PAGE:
Though TikTok has become a craze among some younger Americans over the past year, recent headlines about a US government investigation into the platform’s Chinese parent company ByteDance regarding national security concerns have some marketers worrying.
It was reported that the Committee on Foreign Investment in the United States (CFIUS) launched an investigation into ByteDance over its purchase of the US app Musical.ly, as well as any potential censorship of content and collection of data about US social media users.
“For advertisers on the conservative end of the brand safety spectrum, the press around the national security investigation certainly merits a discussion,” said Emily Anthony, senior director of media services at marketing agency Merkle.
Trust is “paramount” for advertisers who are focused on personalization efforts, and data security would be a “universal consideration for advertisers in the evaluation of media partnerships,” she said.
An executive at a major advertising agency said that some clients have grown concerned about brand safety on TikTok. The executive spoke with us under the condition of anonymity because of potential sensitivities around investigations into the platform.
“TikTok is rapidly growing, but as a platform it still has a level of immaturity to it regarding questions like brand safety,” the executive said, adding that while brand safety can be a “significant issue” on all digital platforms, it’s especially true for TikTok.
The charges of political censorship and potential connection to the Chinese government are also under consideration. “We live in an age where more and more of what marketers and brands do gets viewed through a political lens, and I think it’s important that brands spend a bit of time understanding what those implications are,” the executive said.
ByteDance acquired the Musical.ly video app in 2017, merged it with TikTok, and relaunched the combined entity in August 2018, keeping the name TikTok.
In the past year, TikTok has risen in popularity in the US, particularly among teens. According to Comscore, TikTok had 17.6 million US mobile app unique visitors ages 18 and older in August 2019, a 135% increase from August 2018.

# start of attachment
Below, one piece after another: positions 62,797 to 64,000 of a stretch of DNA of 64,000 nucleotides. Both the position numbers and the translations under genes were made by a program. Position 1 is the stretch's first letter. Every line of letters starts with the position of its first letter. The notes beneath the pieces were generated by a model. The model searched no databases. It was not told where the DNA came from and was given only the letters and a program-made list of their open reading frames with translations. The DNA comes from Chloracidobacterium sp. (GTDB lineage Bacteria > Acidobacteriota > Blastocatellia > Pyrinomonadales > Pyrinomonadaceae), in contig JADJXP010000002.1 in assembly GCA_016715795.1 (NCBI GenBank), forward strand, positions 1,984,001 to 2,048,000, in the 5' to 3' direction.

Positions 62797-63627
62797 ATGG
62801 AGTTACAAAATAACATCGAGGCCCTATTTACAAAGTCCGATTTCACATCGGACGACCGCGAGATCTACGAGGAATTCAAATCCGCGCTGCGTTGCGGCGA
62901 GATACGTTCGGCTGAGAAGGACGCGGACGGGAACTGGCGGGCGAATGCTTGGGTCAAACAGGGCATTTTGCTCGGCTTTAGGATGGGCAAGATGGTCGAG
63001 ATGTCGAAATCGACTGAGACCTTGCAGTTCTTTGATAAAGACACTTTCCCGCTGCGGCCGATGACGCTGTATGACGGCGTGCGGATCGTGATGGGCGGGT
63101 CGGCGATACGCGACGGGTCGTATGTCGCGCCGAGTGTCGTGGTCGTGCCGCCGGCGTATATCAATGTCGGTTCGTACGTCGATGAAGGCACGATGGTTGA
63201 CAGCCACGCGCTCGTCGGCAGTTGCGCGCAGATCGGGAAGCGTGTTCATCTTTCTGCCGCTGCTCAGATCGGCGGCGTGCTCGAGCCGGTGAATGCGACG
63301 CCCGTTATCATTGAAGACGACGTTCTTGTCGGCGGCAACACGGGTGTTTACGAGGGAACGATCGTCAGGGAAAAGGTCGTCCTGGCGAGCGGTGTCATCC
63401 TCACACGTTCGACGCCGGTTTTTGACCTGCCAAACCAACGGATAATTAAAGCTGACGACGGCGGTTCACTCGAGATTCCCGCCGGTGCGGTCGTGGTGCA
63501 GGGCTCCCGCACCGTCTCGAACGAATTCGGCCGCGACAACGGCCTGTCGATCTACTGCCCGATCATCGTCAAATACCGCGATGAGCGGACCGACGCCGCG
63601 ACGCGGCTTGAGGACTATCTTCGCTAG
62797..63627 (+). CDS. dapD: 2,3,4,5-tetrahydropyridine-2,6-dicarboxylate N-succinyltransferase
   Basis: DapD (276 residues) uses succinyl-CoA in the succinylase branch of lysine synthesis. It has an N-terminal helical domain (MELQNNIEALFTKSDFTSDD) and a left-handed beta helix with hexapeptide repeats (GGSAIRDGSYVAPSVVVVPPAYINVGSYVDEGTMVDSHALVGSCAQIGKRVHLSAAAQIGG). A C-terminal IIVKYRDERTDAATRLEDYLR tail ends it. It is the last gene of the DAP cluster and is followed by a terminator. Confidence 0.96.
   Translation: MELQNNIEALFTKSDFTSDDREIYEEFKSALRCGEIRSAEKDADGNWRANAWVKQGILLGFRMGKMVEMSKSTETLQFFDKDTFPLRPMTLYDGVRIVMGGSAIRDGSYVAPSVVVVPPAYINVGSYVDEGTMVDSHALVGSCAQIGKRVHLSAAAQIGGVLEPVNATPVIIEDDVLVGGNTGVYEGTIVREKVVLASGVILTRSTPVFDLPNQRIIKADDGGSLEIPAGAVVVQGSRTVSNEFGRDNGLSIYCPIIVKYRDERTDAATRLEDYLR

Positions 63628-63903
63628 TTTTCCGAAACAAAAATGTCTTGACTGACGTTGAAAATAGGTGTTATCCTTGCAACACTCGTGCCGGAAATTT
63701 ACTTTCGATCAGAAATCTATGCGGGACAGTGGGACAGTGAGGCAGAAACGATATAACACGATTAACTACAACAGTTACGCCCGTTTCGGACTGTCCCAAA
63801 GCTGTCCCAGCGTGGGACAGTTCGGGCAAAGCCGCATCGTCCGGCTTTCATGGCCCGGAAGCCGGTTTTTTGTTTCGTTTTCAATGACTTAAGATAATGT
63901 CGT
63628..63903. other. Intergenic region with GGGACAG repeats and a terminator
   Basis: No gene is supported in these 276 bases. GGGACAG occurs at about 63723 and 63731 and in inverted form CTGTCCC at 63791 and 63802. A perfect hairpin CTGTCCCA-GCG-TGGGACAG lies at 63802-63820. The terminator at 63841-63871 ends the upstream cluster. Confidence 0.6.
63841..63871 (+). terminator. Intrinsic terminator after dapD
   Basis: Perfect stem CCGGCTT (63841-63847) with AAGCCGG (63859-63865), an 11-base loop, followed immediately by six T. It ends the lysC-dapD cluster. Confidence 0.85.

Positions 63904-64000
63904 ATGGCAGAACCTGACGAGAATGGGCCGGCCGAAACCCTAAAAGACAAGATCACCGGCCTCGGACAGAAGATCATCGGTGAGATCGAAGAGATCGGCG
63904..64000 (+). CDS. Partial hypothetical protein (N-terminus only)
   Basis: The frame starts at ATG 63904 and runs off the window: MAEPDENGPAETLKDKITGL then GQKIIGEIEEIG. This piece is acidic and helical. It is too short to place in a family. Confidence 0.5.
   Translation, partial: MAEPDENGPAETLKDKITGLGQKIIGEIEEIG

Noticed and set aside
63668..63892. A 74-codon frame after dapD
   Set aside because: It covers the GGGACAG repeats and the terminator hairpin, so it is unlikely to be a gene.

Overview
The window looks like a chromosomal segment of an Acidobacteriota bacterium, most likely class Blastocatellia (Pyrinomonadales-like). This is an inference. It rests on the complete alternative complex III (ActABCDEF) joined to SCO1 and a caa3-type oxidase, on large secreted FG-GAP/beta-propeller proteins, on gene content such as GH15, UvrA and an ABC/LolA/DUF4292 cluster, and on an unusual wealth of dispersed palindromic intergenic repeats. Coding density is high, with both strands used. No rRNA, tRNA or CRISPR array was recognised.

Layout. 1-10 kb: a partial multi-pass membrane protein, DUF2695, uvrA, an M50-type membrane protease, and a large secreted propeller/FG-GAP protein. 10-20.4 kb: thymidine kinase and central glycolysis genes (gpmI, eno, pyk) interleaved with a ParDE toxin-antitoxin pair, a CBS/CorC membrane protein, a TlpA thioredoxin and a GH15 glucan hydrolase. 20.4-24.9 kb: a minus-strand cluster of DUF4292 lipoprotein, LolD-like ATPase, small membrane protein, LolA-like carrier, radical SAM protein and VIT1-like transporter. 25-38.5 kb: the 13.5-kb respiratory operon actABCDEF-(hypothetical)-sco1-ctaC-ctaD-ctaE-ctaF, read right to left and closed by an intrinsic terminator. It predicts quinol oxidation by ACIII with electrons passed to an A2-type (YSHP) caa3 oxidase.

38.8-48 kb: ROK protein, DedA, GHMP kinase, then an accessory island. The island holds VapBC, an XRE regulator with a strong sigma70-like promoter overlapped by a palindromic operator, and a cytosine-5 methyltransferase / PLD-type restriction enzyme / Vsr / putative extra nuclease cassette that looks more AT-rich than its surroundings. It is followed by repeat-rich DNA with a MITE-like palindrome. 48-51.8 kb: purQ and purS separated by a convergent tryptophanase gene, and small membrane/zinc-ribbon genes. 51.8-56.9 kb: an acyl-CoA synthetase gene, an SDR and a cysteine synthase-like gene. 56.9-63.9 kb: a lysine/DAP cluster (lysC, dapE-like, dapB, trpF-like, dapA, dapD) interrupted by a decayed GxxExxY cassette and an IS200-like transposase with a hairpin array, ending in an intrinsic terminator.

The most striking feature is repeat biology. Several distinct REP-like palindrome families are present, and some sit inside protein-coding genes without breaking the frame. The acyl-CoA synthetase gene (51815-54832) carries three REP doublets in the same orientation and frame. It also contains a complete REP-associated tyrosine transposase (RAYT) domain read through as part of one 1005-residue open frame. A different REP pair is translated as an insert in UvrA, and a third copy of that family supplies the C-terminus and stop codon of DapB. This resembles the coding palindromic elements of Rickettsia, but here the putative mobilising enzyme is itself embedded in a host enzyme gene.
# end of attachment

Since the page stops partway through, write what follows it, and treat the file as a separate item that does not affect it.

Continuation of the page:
While TikTok is not nearly as popular as Instagram and YouTube, teens ages 13 to 16 are just as likely to use TikTok as Facebook and Twitter, according to September 2019 survey data from Morning Consult.
“Consumer usage continues to grow, and for relevant clients, it’s an interesting place to be,” said Noah Mallin, head of content and experience at media agency Wavemaker US. News of the investigation hasn’t impacted Wavemaker’s short-term plans for TikTok, but that could change depending on the outcome of the investigation. “But for now, it seems to be status quo,” he said.
“TikTok has a lot of appeal for marketers that want to reach the youth audience, but they shouldn’t go blindly into partnerships with the app,” said eMarketer principal analyst Debra Aho Williamson. “Marketers should ask TikTok hard questions about what it does with user data and how it approaches content moderation. Then, they should ask themselves if they are comfortable with the answers they receive.”
News of the investigation broke after Sens. Tom Cotton (R-AK) and Chuck Schumer (D-NY) sent a letter to the acting director of National Intelligence last month, expressing concern that Beijing-based ByteDance’s adherence to Chinese law poses a risk to the US. The senators cited security experts who have “voiced concerns that China’s vague patchwork of intelligence, national security and cybersecurity laws compel Chinese companies to support and cooperate with intelligence work controlled by the Chinese Communist Party.”
Prior to that, Sen. Marco Rubio (R-FL) requested a similar investigation citing comparable security concerns, referencing reporting that ByteDance may be censoring content related to ongoing political unrest in Hong Kong.
In an October 2019 statement, TikTok said it does not operate in China, and that it stores US user data in the US. It also denied that the Chinese government ever requested content removal, and stated it wouldn’t comply if asked. The company followed up in November by publishing an explainer on how it approaches content moderation and data security.
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